LARGO – Brandon Emanuel recorded game-highs of 17 points and eight rebounds, while Muhammed Yilmaz finished with 13 points, five rebounds and three assists to power DuVal High School’s boys basketball team to a 50-40 win over Largo in Game 2 of the inaugural Summer Madness league on May 26.
Summer Madness, a summer basketball league which began on May 26, not only brings together public high school programs throughout Prince George’s County but gives rising local talent a platform to showcase their skills and potential as they prepare for the upcoming fall 2019 season.
Neal Tucker, the lead architect of The Huddle Sports Talk Show, partnered with Robert Pettis of Positive Innovations to Succeed in Sports Inc. (P.I.T.S), to start Summer Madness out of a need to spotlight local high school basketball athletes who may not get as much exposure as athletes from private schools. According to Tucker, the primary goals are to expand, get other counties involved and eventually invite collegiate scouts.
“We just wanted to have another outlet, a venue,” Tucker said. “We know WCAC (Washington Catholic Athletic Conference) gets a lot of love, and they actually welcome The Huddle as well, but we want to set the (precedent) for Prince George’s County. We have a few other leagues but nothing that’s media-driven for the leagues.”
Games consist of two 16-minute halves in contrast to the usual four eight-minute quarters. Local teams, including DuVal, Eleanor Roosevelt, Frederick Douglass, St. Vincent Pallotti, Largo and Parkdale, will compete in a tournament-style format every Sunday through the end of June.
Following the opening matchup between Parkdale and Palotti, DuVal squared off against Largo in a game of runs that was ultimately decided by crucial late-game defensive plays.
Staying disciplined and playing defense were the keys to victory, Emanuel said. The 6-foot-3 forward sees the summer league as a chance to learn and grow as a program.
“I feel like this is a good experience coming in because we have some JV players coming up, so it gives them experience going into next season,” Emanuel said. “It will help us by giving us more looks at teams that we’re going to play against and help us work on stuff that we should be working on every day.”
The Tigers used a trap defense that led to easy transition buckets to jump out to an early 11-0 lead. Largo responded with a few defensive stops and transition layups on the offensive end to reduce their deficit to 16-12 toward the end of the first half. DuVal went on another scoring run to lead 27-14 at the break.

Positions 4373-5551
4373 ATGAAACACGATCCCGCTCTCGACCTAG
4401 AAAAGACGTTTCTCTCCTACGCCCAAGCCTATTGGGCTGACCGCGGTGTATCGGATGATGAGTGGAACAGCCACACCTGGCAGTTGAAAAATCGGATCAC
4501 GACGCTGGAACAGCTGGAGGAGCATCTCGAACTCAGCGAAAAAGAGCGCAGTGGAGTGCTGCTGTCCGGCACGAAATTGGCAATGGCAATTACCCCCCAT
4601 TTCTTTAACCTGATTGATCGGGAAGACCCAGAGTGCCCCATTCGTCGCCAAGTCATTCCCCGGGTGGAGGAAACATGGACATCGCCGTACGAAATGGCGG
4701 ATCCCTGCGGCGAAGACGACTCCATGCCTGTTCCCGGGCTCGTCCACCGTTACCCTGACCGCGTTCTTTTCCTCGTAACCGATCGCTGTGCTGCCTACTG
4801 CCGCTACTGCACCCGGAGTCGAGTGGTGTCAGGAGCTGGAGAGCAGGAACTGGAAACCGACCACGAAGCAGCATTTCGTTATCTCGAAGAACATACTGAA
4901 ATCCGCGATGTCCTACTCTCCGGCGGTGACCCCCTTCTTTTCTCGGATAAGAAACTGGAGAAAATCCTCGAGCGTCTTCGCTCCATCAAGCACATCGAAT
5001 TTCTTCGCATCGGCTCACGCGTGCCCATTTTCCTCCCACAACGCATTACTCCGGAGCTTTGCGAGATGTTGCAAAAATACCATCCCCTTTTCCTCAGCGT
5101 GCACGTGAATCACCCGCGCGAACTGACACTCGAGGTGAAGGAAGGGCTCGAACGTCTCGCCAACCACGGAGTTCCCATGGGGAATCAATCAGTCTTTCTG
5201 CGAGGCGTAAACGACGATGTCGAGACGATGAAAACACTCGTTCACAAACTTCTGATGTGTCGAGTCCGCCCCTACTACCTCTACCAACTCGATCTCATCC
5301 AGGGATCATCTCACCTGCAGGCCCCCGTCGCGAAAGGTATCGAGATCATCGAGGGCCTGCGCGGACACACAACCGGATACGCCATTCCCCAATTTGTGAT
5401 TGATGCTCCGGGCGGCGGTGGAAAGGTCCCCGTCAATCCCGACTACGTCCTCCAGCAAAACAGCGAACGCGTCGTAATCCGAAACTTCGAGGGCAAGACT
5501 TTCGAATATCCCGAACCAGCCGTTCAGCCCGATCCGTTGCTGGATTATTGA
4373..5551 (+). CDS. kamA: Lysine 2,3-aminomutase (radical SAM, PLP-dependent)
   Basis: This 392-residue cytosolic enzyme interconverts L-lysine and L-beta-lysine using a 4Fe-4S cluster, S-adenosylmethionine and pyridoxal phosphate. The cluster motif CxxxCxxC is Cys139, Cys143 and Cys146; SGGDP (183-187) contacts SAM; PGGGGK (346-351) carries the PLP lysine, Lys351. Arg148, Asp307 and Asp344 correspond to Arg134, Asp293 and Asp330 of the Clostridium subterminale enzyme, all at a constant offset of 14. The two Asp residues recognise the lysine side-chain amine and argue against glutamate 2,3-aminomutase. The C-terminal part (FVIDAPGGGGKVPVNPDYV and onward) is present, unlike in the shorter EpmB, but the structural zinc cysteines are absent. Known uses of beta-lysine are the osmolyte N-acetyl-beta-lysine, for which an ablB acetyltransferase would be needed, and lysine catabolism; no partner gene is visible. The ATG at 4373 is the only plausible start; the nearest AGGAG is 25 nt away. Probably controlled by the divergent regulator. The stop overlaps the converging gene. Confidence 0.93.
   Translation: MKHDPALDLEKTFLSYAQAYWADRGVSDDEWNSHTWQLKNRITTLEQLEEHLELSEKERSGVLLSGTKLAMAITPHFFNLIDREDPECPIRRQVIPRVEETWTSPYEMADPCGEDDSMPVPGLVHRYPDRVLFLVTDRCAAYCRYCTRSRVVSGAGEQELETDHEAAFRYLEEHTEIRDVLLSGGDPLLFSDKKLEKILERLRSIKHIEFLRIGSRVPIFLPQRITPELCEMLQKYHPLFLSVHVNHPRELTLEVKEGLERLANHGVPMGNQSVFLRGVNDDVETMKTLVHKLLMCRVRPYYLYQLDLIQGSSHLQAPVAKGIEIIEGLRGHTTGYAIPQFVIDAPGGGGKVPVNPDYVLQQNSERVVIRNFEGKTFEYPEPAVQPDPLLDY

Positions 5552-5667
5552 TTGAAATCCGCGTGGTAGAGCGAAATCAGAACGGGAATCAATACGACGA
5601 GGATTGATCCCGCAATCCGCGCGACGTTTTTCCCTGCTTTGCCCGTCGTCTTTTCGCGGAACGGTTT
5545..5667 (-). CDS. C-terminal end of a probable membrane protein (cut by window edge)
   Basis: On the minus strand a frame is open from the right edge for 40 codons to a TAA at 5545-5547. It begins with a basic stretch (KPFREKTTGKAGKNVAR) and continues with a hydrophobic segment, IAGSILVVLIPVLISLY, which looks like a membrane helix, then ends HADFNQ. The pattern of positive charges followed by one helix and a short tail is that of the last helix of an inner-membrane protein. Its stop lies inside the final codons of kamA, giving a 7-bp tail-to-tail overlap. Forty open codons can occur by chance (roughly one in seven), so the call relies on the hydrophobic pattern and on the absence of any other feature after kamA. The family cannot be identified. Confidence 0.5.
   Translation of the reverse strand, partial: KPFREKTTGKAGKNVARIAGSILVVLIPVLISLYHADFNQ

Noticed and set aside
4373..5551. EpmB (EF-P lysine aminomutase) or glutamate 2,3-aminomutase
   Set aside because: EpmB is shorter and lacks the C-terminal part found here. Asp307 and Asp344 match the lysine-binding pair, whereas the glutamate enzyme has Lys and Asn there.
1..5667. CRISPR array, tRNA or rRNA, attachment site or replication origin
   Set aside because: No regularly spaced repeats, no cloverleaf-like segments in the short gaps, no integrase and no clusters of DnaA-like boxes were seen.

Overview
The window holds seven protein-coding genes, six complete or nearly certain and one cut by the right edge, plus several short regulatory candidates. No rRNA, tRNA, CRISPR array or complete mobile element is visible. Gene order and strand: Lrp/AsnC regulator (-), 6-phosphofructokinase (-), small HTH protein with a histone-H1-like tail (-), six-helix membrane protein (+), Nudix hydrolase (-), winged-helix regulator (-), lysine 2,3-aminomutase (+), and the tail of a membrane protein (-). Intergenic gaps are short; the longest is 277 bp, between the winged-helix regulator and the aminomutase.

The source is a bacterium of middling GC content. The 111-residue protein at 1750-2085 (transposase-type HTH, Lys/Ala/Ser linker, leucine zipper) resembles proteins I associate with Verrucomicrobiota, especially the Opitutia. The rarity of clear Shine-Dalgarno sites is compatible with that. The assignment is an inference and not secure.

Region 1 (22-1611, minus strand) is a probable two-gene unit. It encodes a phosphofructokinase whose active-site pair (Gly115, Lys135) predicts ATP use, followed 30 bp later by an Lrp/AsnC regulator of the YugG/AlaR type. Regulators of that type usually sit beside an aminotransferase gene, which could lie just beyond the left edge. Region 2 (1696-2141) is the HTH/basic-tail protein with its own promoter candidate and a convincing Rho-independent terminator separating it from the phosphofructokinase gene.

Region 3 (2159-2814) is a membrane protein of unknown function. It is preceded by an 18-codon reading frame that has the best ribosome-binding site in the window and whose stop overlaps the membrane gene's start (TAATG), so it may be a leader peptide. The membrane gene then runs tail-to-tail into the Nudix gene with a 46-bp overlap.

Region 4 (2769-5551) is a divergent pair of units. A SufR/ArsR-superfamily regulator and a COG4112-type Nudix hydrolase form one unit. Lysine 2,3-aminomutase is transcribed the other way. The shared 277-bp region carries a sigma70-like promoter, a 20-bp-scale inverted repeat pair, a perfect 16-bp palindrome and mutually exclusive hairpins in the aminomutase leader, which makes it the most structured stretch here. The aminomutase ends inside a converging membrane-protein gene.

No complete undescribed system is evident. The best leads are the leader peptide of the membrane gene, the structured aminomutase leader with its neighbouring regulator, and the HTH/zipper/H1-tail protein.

Largo showed shaky ball handling to open the second half as they trailed by 16 points to DuVal early on. Following a timeout by Assistant Coach Khari Sewell, the Lions turned up the intensity on both ends of the court to close their deficit to 42-36 with 3:30 remaining.
In the critical moments of the game, Largo could not advance the ball and run their offense to get off a good shot. DuVal did its part with late-game pressure with their defense.
Controlling the pace of the game and playing staunch team defense was vital in sealing the victory for the Tigers.
“What we talked to the guys after the game about is pace. Understanding pace and understanding the game flow; also understanding time, the score and time management,” DuVal Head Coach Terrence Norris said.
The Tigers will have five returning players, according to Norris. One of them is Pierce Commodore, who made two of his three steals in the last two minutes to help prevent a Largo comeback. The upcoming junior also notched a game-high four assists. Norris expressed the potential he sees in the summer league and the long-term impact it will have on his program.
“I think the Summer Madness league will be a good opportunity for us to get a chance to showcase some of the work that we’re putting in for the offseason,” Norris said. “It also gives a chance for guys in the junior varsity level to gain some continuity with some guys who were already on the varsity level. It’s also some good competition as well.”
Sewell, an assistant on the varsity team and head coach of the junior varsity team, said Largo has four returning players from last season’s squad. The summer league will help new additions get acclimated with the system, he said.
“We started out slow. We started out 12-nothing the beginning of the game. You can’t start like that and expect to win the game,” said Sewell, a former Largo basketball player.
“We got a couple of new guys out there that don’t really know the system, but its summer league, that’s what this is for. They got to get in where they fit in, see how they can help us and see (whether) they’ll have a shot when the season comes.”
Summer Madness is an excellent opportunity for his guys to develop skills and practice, Sewell said, but it operates like any other summer league.
“It’s just an opportunity for the kids to go out there and play basketball; they got to play,” Sewell said. “Every game’s like practice. Teams don’t usually practice during the summer but playing in different leagues – that’s the time you’ll have to practice on things you’ll have to do in the season. Hopefully, everybody gets on the same page so we can make a run when the season starts.”
Returning player Dante Woody led the way for the Lions with 10 points, and Chiz Opara chipped in with nine points, two rebounds and two assists.
Woody, a rising senior, said he would have to assume the role of playmaker and scorer, filling the shoes of standout Christian Magruder. He also appreciates the Summer Madness experience.
“I think it’s a good opportunity for our team, you know, get some exposure (and) kind of get better as a team.”